MSAD 1 invites public to ‘right-sizing’ info meeting
PRESQUE ISLE, Maine — Maine School Administrative District 1 is holding a public meeting Tuesday, Jan. 16, on the district’s efforts to “right-size” school buildings and their associated costs.
The meeting, scheduled for 6 p.m. at the Presque Isle Middle School Auditorium, will feature an update and discussion on the right-sizing process from district officials and Oak Point Associates, the New Hampshire-based architecture and planning firm hired as a consultant to the project.
“The community is being asked to attend, listen, and provide feedback for Oak Point to finalize recommendations,” said an MSAD 1 press release on the meeting. “This information will be used to set the direction and create a foundation of capital facilities needs for MSAD 1 for the next 20 years.”
The MSAD 1 board of directors and administrators have been discussing right-sizing the district’s five schools for more than a year, with the goal of finding a solution to address the costs associated with lower student enrollment and maintaining older buildings.
Over the last 30 years, MSAD 1 enrollment has declined by an average of 1.5 percent each year. At one point there were 1,300 students at Presque Isle High School, while today there are less than 600, according to district officials. They estimate that MSAD 1 will have a total student enrollment of less than 1,700 in 2020, down from around 1,800 in 2016-2017. At the same time, many school costs have stayed the same or increased, such as student transportation and building maintenance.
At a public meeting last March, assistant superintendent for business Clint Deschene said that the long-term enrollment decline may be levelling off, along with the region’s decades of out migration. But MSAD 1 and many rural school districts are still going into a future with smaller student populations than before.
The MSAD 1 board of directors’ strategic planning committee has endorsed a conceptual right-sizing plan that would consolidate current buildings and possibly include building a new school — depending on whether the district can win state school construction funding. Several different options have been proposed and discussed, though none have been chosen and the district won’t learn if it can receive state construction funds until March.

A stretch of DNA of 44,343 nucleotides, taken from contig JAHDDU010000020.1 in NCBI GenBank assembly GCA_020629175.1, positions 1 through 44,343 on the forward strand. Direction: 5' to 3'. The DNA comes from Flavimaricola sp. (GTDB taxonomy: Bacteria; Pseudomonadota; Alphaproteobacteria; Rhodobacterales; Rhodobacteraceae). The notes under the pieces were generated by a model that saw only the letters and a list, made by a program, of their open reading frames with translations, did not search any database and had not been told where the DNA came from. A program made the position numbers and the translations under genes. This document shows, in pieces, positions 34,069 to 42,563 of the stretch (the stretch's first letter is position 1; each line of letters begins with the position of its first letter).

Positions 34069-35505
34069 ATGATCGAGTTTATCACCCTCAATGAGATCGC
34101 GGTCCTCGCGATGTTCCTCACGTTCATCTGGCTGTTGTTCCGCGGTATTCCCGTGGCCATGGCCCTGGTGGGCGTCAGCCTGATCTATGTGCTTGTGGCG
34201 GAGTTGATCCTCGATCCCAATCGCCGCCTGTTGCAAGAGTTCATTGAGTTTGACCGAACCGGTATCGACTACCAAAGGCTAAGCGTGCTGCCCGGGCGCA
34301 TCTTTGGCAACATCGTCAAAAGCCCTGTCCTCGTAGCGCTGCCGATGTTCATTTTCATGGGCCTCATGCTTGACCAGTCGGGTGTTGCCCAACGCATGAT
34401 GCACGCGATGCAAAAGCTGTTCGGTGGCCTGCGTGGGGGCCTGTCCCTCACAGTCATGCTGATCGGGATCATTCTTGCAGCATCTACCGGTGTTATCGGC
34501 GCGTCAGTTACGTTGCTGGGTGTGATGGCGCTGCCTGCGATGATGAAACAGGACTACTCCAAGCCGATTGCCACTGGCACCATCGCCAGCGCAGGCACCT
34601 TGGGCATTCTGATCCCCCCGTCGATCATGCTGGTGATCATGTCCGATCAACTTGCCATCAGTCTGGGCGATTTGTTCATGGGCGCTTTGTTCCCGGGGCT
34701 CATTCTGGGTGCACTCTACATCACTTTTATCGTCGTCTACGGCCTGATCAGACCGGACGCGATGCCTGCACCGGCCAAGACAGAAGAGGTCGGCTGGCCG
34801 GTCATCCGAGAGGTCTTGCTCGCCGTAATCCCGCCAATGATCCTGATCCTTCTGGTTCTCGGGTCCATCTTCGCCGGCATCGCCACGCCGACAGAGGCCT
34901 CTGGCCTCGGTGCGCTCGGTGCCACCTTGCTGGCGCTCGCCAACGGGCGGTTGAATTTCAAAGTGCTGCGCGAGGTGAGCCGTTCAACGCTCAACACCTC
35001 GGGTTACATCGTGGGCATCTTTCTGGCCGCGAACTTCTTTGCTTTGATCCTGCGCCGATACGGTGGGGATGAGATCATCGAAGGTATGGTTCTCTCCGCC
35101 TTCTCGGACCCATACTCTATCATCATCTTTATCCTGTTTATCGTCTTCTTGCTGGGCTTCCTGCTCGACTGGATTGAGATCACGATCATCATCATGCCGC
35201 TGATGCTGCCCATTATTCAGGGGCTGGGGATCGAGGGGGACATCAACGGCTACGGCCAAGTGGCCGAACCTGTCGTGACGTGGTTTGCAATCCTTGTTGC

If MSAD 1 were awarded new school funding, it could build a new elementary school for pre-kindergarten to grade 8, according to its application with the Maine Department of Education.
This option would bring elementary students, teachers and staff to one place, and would allow for the closure of Pine Street, Zippel Elementary and Presque Isle High School. The high school and other district departments and programs could then be relocated to the current middle school, which was built in 2005 and now is only about half full.
Other options, without funding from the state, include closing Pine Street Elementary and consolidating grades and programs across other buildings.
Any district plan for school closure or construction would have to be approved by the board of directors and in a referendum by local voters.
The meeting on Jan. 16 will have updated conceptual drawings of the district’s schools and comparisons of different building and closure options and associated cost estimates.
These estimates will give the public a good idea of what to expect for multiple scenarios, including if the district does not receive any state funding for a new school.
Deschene said that the DOE usually funds a small percentage of projects from the list of applicants, and the district may have to wait another decade before being chosen to receive state funds.